'A witty, genteel tale of secrets, lies and hidden gold... Enormous fun' The Times
'With a well-crafted plot, an engaging protagonist, and astute nods to the literature and theological squabbles of the period, this is a perfect novel for a summer afternoon' Guardian
The second novel in the Laetitia Rodd Mystery series, The Case of the Wandering Scholar is perfect for fans of The Thursday Murder Club, M.C. Beaton, Jessica Fellowes and James Runcie.
It is 1851 and Mrs Rodd has received an unusual commission: wealthy businessman Jacob Welland is dying of consumption and implores our redoubtable detective to find his beloved brother, whom he has not seen for fifteen years.
Joshua Welland was an Oxford scholar; brilliant, eccentric and desperately poor. Nobody can say exactly when he disappeared from his college, but he had taken to wandering the countryside and one day simply failed to return. Since then, there have been several sightings of his lonely, ragged figure.
Mrs Rodd uses her search as an opportunity to reconnect with a couple from her past, but then a violent murder is committed and Scotland Yard are called to investigate. Can Mrs Rodd solve the case before the killer strikes again?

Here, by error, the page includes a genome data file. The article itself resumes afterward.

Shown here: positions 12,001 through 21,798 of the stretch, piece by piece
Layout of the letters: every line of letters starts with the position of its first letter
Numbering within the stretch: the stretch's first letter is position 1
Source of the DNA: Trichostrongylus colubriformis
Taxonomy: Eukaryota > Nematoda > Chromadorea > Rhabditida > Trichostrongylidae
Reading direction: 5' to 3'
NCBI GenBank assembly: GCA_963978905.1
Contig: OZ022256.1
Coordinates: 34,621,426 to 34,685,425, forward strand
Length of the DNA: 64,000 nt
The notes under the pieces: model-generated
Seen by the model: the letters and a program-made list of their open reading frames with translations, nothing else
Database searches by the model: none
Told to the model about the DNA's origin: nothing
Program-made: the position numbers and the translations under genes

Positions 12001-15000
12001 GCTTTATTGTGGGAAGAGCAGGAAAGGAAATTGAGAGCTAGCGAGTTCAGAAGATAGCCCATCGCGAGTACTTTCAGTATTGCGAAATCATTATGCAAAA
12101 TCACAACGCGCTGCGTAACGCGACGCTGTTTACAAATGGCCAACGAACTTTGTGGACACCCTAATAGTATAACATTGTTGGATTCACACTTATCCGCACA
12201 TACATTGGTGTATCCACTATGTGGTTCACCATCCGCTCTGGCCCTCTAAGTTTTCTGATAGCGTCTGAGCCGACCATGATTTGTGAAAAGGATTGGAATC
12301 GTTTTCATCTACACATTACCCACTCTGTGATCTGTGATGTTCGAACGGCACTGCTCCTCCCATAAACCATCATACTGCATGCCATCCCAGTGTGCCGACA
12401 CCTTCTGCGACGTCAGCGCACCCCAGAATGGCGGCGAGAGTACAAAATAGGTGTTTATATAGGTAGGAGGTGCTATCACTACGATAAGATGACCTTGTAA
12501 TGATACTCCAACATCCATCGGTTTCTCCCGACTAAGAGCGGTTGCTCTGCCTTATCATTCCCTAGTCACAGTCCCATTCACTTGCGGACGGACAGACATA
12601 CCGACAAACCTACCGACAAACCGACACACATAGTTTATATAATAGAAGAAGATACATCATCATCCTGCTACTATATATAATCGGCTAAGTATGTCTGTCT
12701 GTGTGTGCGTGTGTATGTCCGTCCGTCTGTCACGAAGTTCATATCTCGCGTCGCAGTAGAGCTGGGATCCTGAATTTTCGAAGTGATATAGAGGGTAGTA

The first book in the series, The Secrets of Wishtide, is available in ebook now.
Set in 1851, Saunders's excellent sequel to 2016's The Secrets of Wishtide opens with 53-year-old Laetitia Rodd, a clergyman's widow who does inquiries to supplement her meager income, hearing a plea from Jacob Welland, a fellow Hampstead resident who's dying of consumption. Jacob wants her to find his younger brother, Joshua, from whom he became estranged after Jacob wooed and married Joshua's love some 15 years before, so he can make amends. Joshua has been living "like a wild creature, in hedges and ditches" around Oxford in the years since a breakdown ended his studies at Oxford University. To facilitate her search, Mrs. Rodd stays with clergyman Arthur Somers and his wife, Rachel, outside Oxford. Though Somers's obsessive High Church practices disturb her, she gleans useful information from parish curate Henry Barton, a friendly Oxford don. When Arthur is poisoned, Henry and Rachel, who Mrs. Rodd has guessed love each other, are arrested for the crime, and she strives to prove their innocence. Saunders's exquisite prose and patient storytelling build a convincing Victorian voice, while Mrs. Rodd's shrewd, energetic narration adds further appeal to the rich depiction of 19th-century landscapes and attitudes. Mainstream readers who appreciate Victorian fiction will be rewarded.